What drives you?

The other weekend, I kicked a piece of the railing on our back deck and it disintegrated; I was compelled to fix it. It took me all weekend, and I had to buy a new mitre saw, and learn how to properly cut the balusters and railings and how to nail them to keep them from spinning in place.

I worked all day Saturday and then half the day Sunday until it was finished. I had to go back to the hardware store three times (as it always is). But I pressed on and finished.


It wasn't particularly important. It was just a deck. At another time I might have ignored it or tried to kludge a quick repair. But it was clear it needed replacing, and it had to be done. That's all there was to it.

Motivation can so often go one way or the other. It's probably the most impactful influence on productivity, quality, success, and so many other positive factors that we so often ignore in the workplace and in life.

There are so many factors that tip the balance: a sense of autonomy and control. Fun. Feeling valued. The people around you. Care, respect, and kindness. Rewards. Meaningfulness. Physiology. Context. Aesthetics. Beauty. Wonder. Art.

And as many on the other end: a sense of being controlled. Monotony. The people around you. Mundanity. Physiology. Lack of context. Absence of reward. Punishment. Lack of respect, kindness, care.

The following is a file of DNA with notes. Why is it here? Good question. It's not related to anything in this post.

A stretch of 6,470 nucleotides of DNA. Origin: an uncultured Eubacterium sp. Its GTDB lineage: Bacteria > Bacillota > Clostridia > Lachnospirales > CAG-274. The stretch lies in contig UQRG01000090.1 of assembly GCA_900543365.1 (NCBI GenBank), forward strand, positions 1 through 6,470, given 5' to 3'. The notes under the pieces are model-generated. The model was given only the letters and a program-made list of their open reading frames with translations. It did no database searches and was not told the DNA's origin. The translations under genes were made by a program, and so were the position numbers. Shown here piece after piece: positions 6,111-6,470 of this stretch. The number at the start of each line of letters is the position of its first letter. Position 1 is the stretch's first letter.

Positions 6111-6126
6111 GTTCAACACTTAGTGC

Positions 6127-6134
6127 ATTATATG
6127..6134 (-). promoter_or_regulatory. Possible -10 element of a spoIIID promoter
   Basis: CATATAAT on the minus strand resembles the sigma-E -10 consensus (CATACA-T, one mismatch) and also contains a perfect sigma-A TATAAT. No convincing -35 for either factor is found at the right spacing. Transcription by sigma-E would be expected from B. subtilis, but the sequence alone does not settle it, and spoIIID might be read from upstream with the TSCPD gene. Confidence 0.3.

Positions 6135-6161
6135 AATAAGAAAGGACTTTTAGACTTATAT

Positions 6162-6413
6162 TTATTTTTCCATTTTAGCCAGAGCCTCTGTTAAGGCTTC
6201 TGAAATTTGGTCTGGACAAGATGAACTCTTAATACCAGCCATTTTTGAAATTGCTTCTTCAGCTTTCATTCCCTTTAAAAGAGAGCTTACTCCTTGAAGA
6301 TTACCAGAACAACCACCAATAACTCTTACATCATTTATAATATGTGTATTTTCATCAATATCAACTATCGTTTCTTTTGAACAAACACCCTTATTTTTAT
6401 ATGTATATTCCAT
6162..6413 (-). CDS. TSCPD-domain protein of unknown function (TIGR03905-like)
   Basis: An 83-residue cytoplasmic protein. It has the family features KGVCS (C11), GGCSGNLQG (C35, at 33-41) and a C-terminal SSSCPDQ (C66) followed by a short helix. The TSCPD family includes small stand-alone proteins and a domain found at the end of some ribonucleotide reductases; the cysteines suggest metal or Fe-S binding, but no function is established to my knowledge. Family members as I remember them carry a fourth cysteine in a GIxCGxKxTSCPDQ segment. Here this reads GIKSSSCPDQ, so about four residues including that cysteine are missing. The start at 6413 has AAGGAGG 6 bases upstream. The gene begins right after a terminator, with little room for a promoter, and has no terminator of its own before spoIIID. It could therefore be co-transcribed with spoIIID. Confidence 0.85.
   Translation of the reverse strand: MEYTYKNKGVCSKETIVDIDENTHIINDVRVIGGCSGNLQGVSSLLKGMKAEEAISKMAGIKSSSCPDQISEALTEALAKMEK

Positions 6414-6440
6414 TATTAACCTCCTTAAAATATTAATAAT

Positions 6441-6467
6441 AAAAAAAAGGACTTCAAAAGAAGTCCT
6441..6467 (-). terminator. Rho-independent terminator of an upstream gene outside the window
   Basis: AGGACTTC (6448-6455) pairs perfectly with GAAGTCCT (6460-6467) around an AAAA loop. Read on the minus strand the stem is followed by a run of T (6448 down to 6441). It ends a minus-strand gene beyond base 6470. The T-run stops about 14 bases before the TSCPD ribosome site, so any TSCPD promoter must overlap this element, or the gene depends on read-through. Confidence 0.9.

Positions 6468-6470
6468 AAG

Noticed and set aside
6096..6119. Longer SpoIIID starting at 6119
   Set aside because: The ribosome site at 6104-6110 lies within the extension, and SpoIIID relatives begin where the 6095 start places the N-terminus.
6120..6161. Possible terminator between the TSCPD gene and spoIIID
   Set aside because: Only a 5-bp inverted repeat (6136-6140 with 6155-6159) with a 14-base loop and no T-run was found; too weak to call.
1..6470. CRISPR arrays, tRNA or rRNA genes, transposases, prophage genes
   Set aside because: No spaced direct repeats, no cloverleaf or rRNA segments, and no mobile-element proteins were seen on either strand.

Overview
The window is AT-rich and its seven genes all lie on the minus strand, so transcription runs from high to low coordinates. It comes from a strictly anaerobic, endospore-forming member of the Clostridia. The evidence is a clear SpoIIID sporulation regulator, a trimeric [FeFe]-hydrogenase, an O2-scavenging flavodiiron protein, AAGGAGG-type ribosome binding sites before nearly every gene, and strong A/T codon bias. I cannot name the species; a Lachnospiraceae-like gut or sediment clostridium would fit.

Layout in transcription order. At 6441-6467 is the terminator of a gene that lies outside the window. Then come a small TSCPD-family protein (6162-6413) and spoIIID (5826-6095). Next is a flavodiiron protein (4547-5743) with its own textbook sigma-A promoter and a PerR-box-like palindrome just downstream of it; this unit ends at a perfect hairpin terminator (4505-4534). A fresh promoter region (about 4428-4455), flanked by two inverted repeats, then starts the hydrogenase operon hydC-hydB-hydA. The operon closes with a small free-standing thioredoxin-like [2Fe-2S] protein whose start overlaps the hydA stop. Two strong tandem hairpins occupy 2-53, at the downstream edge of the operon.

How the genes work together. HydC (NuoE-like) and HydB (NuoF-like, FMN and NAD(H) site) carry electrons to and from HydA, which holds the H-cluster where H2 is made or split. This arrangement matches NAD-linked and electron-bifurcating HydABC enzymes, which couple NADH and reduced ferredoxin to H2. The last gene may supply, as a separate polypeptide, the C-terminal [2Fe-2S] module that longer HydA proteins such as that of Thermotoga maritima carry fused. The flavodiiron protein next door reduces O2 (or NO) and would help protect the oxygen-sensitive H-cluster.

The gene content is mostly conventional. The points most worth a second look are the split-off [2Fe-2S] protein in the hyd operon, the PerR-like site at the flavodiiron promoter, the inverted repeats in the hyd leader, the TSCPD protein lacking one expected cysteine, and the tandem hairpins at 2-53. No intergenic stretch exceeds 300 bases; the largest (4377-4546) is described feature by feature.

It's so easy to float through life and work looking only at the surface level of this critical driving force. The empty phrase "self-motivated" is so telling—it isolates the whole concept to the individual, ignoring the deeper causes that impact us. In some sense it acknowledges those impacts as being something one needs their own power reserve to buffer against. It rewards being able to ignore them.

I truly don't believe those who are impacted by the world around them are less valuable—in fact I think they're more attuned to the realities of life, work, and the world—which are complex, systemic, and intertwined—and in that way, they are orders of magnitude more valuable in this modern world.

That's why it's so important to look deeper.

Where does motivation come from? What's the world where people feel the wind gently push them forward, as the path ahead of them clears? How can we make that—for ourselves, for others, for good?

Tristan Harward

Tristan Harward